Constitution Day
ATT: Dinah Zeiger
JAMM - University of Idaho
P.O. Box 443178
Moscow, ID 83844-3178

FAX: (208) 885-6450

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Phone: 208-885-6111
Toll-free: 88-88-UIDAHO
Fax: 208-885-9119
Student Union Building
875 Perimeter Drive MS 4264
Moscow, ID 83844-4264


Phone: 208-334-2999
Fax: 208-364-4035
322 E. Front Street
Boise, ID 83702

Coeur d'Alene

Phone: 208-667-2588
Toll-free: 888-208-2268
Fax: 208-664-1272
1031 N. Academic Way,
Suite 242
Coeur d'Alene, ID 83814

Idaho Falls

Phone: 208-282-7900
Fax: 208-282-7929
1776 Science Center Drive, Suite 306
Idaho Falls, ID 83402

I. What is the role of newspapers in a self-governing society?

A. Newspapers didn’t always exist. They had to be invented. Where, how and why did they emerge?

B. For an interesting and readable history of the newspaper, see “The Origin and Development of the Newspaper” by James Westfall Thompson, available under Creative Commons at the Rice Digital Scholarship Archive.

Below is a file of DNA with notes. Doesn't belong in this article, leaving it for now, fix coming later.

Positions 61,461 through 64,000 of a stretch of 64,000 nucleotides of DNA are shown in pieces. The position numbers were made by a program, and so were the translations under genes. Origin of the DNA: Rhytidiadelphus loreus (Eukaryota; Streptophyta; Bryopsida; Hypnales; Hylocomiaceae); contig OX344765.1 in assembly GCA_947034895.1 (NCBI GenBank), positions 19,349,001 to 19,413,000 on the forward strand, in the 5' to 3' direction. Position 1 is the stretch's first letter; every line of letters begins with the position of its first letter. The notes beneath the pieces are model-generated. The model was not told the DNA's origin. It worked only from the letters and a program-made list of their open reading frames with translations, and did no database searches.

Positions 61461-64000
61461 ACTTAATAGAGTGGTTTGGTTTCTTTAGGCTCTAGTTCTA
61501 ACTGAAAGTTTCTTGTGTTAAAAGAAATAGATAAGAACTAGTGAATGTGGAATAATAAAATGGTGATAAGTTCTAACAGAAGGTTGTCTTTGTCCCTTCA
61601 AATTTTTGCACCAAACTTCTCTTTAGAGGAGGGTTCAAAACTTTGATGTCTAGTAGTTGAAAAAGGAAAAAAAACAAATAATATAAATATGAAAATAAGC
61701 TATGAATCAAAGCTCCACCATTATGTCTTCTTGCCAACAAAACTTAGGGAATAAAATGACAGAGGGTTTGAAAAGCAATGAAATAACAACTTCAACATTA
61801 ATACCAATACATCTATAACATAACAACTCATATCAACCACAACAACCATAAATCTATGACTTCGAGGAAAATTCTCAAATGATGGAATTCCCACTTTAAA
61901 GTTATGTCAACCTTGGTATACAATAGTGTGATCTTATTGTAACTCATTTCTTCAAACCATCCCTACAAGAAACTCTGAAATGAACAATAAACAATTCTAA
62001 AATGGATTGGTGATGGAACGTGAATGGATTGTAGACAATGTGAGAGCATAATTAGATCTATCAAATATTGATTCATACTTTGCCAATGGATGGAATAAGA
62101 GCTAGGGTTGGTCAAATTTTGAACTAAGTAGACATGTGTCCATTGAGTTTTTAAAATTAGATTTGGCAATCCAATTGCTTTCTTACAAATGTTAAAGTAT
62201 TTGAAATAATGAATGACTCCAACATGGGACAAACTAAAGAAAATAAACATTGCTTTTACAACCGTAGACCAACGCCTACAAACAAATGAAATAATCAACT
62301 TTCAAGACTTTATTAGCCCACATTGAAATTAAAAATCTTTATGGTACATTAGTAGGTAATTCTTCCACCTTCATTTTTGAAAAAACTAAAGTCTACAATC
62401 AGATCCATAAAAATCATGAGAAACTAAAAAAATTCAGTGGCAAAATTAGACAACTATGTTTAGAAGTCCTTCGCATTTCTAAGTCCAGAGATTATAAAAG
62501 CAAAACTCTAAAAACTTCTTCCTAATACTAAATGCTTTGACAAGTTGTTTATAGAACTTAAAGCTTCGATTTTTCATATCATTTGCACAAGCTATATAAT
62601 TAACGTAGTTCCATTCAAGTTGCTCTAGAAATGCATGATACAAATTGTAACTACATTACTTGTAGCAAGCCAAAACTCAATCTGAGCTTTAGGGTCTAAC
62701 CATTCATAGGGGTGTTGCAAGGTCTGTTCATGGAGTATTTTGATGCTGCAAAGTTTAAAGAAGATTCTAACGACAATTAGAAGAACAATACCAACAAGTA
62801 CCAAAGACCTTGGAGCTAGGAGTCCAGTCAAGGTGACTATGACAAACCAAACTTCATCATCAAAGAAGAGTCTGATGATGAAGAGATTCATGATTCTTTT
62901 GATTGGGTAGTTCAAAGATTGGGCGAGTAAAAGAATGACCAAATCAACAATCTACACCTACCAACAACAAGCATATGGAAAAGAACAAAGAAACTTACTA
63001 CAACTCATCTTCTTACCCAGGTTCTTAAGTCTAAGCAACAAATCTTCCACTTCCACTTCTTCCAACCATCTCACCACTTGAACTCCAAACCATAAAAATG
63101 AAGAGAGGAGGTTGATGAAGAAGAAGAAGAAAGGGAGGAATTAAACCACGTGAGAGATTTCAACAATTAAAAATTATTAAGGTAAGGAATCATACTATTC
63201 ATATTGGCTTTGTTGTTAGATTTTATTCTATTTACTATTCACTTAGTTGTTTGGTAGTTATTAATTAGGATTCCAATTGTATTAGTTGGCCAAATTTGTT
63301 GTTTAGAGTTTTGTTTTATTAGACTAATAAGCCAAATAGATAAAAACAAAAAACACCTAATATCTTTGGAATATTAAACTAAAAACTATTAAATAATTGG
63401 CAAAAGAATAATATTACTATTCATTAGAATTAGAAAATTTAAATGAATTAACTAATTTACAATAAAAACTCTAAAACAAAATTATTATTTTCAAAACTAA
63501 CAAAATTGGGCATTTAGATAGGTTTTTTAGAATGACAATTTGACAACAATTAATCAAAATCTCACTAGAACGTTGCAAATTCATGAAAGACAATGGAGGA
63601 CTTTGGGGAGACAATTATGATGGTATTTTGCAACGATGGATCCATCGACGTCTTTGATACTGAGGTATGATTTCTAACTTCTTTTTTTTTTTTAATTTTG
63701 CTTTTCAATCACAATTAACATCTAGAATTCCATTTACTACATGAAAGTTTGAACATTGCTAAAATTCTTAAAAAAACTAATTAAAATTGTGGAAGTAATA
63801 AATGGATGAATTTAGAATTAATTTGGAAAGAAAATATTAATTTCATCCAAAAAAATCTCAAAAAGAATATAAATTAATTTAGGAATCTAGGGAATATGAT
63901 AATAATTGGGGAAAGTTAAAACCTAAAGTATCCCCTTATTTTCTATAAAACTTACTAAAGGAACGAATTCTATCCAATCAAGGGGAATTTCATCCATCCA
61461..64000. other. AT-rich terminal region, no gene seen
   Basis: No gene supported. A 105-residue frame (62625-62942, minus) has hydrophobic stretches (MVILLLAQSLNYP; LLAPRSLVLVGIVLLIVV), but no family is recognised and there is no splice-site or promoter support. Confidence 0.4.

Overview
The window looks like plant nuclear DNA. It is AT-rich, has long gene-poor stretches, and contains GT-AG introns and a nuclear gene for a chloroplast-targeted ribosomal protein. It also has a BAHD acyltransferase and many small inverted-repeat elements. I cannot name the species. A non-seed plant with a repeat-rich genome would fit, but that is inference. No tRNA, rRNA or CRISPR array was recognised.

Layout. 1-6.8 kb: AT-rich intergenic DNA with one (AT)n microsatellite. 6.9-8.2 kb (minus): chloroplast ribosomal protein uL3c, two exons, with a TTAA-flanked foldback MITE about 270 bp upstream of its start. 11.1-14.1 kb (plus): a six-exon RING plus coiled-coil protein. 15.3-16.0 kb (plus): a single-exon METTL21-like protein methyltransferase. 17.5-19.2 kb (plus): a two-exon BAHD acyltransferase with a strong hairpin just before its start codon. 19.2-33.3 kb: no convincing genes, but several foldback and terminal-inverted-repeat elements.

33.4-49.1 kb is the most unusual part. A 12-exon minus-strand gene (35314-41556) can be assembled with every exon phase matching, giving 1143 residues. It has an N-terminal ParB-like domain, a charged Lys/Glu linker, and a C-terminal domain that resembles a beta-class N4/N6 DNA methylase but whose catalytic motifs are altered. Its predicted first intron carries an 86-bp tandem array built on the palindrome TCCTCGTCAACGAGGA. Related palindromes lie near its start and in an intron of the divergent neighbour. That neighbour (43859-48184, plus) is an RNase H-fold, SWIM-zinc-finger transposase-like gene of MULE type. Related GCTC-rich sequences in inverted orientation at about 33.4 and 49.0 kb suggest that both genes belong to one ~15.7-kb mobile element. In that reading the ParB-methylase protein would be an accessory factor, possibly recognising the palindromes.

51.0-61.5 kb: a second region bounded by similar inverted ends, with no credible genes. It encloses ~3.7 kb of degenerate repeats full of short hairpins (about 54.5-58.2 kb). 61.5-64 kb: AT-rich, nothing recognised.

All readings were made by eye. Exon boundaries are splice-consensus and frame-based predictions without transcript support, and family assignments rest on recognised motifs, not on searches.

i. The Origin and Development of the Newspaper (article_RI172141.pdf)

C. If you want students to use colonial newspapers as primary documents:

i. Direct students to “Reading Newspapers: Factual Reporting

D. The National Humanities Center website provides a rich toolbox of primary materials to help students relate the invention of print to the advent of the Internet, and how to see both as revolutions in the communication of ideas.

i. National Humanities Center Toolbox Library: Communication

E. Some points to emphasize:

1. The technology of the printing press permitted the diffusion of ideas quickly and cheaply.

i. One effect is the increase in literacy rates. 
ii. New ideas are tested and accepted or rejected by more people than just an elite. 
iii. People begin to formulate radical ideas about human nature (and the need for freedom of speech in order to develop fully as an individual, capable of one’s own thoughts and ideas). 
iv. People begin to demand a voice in governance. 
v. Newspapers provide a forum, a “public space” where ideas can be heard and debated.

2. The Internet has been called the people’s printing press.

i. If people have access, it provides an audience for a wide range of ideas and points of view that otherwise might have not been heard

Discussion Questions

  1. Questions arise over access to new technology. Does everyone have an opportunity to find and debate ideas online?
  2. How much like a public space is it really? Do people seek out ideas that contradict their own online?
  3. Compare the "public space" of discussion that developed through printing in the 1700s with that of the Internet in our time.

Adapted from the National Humanities Center